July 30, 2005
Roberts 2003 Confirmation Hearing Transcripts
Supreme Court nominee Roberts didn't exactly have an easy time receiving confirmation for his current appointment. Roberts was nominated for the DC Circuit Court of Appears in 1992 by President George H.W. Bush and again by the President George W. Bush in 2001. Both nominations died in the Senate. Roberts received his third nomination by President George W. Bush in January 2003 and was appointed to the bench in June 2003. Talk about having patience!
Virtual Reference Bibliography
David Dillard (Temple) has posted a compilation of resources on virtual reference services on Net Gold. Very useful.
July 29, 2005
Failed States Index
Foreign Policy and the Fund for Peace have published their first Failed States Index.
The Top Ten: Ivory Coast, Congo, Sudan, Iraq, Somala, Sierra Leone, Chad, Yemen, Liberia, Haiti.
Also on the list - most of the rest of the mideast and central asia: Afghanistan (11), Bangladesh (17), Uzbekistan (24), Syria (28), Pakistan (30), Lebanon (36), Egypt (38), Saudia Arabia (45), Tajikistan (48), Turkey (49), Azerbaijan (50), Bahrain (51), and Iran (57).
And least I forget, Russia comes in at 59.
FBI Releases 2005 Cybercrime Report
The Federal Bureau of Investigation (FBI) has released the 2005 CSI/FBA Computer Crime and Security Survey. The report's findings include:
1. Total financial losses from attacks have declined dramatically. Down 61% on a per-respondent basis from last year, but still reportedly $130M. What kinds of attacks? Virus attacks are #1; unauthorized access is #2; theft of proprietary information #3; and denial of service attacks a distant #4.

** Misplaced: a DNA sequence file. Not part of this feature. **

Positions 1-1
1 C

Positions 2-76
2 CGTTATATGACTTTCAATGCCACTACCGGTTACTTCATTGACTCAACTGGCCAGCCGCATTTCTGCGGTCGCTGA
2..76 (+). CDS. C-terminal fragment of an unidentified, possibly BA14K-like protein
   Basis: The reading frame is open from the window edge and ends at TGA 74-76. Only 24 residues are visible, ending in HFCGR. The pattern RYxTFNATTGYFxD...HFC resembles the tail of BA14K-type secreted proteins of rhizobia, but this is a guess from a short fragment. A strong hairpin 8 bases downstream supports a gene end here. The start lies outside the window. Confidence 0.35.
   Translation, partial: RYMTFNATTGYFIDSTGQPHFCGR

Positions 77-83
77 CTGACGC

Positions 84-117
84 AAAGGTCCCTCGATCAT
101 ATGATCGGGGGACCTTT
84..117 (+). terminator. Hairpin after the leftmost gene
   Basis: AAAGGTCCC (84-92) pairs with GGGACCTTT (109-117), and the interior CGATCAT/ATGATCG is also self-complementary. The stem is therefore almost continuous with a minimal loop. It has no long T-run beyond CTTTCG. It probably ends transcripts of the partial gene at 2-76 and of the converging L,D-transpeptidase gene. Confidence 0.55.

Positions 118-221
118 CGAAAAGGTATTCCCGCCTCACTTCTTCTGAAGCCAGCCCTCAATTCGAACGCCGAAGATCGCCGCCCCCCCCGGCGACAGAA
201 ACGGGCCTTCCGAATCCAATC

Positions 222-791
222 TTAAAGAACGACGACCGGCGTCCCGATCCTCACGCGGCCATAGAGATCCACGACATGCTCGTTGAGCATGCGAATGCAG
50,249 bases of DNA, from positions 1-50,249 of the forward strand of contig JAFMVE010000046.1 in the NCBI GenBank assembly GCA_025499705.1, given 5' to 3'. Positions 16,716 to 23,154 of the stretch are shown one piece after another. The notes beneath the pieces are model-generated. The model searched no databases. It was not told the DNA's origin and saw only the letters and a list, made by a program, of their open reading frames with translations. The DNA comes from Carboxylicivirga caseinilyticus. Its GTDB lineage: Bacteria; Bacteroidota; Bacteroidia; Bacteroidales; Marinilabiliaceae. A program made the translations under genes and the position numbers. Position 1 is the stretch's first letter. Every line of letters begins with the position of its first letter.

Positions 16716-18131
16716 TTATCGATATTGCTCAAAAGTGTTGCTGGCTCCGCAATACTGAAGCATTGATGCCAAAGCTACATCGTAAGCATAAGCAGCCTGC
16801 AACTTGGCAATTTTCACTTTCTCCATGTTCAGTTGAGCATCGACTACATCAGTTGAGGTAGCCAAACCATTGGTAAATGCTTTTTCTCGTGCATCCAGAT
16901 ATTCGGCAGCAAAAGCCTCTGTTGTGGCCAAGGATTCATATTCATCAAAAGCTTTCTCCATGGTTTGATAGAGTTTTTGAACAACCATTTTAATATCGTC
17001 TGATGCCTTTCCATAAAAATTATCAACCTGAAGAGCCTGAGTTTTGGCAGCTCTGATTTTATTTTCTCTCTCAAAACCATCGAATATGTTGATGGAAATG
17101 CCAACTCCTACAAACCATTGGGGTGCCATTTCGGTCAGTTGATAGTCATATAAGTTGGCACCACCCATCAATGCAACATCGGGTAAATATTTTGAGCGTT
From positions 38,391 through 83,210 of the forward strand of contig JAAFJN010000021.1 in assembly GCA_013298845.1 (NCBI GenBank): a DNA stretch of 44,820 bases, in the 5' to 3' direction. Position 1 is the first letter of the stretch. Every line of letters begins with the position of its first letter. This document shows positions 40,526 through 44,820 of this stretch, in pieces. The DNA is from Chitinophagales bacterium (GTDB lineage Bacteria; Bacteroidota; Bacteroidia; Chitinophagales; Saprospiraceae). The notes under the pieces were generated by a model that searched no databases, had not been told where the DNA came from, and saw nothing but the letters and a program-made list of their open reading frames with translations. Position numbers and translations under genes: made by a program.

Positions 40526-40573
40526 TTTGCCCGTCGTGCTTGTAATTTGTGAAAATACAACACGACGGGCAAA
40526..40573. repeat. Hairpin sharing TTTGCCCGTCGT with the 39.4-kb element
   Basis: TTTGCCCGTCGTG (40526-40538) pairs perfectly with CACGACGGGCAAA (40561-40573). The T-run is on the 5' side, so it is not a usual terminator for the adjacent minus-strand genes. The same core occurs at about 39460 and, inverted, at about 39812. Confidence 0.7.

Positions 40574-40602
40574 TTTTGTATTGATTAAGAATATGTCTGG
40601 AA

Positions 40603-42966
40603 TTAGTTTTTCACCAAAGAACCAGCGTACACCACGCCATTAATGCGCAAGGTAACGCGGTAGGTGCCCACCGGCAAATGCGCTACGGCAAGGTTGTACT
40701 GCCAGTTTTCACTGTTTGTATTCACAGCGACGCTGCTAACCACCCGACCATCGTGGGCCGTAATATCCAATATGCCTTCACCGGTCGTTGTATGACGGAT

2. Attacks on computer systems or (detected) misuse of these systems have been slowly but steadily decreasing in all areas. Exception to the rule: a slight increase in the abuse of wireless networks.
3. Defacements of Internet websites have increased dramatically. 95% of organizations experienced more than 10 website incidents in 2004.
4. "Inside jobs" occur about as often as external attacks. The lesson is—anticipate attacks from all quarters.
5. Organizations largely defend their systems through firewalls, anti-virus software, intrusion detection systems, and server-based access control lists. Use of smart cards and other one-time password tokens increased, while use of intrusion prevention systems decreased.
6. More organizations are conducting security audits to serve as a baseline for a meaningful security program. 87% had conducted one.
7. Computer security investments per employee vary widely. State governments lead the pack at $497, followed, in descending order, by utilities, transportation, telecommuications, manufacturing, and high tech down to the federal goverment at $49.
8. Despite continuing discussion, there has been no increased use by organizations of outsourcing cybersecurity or using insurance to manage risks.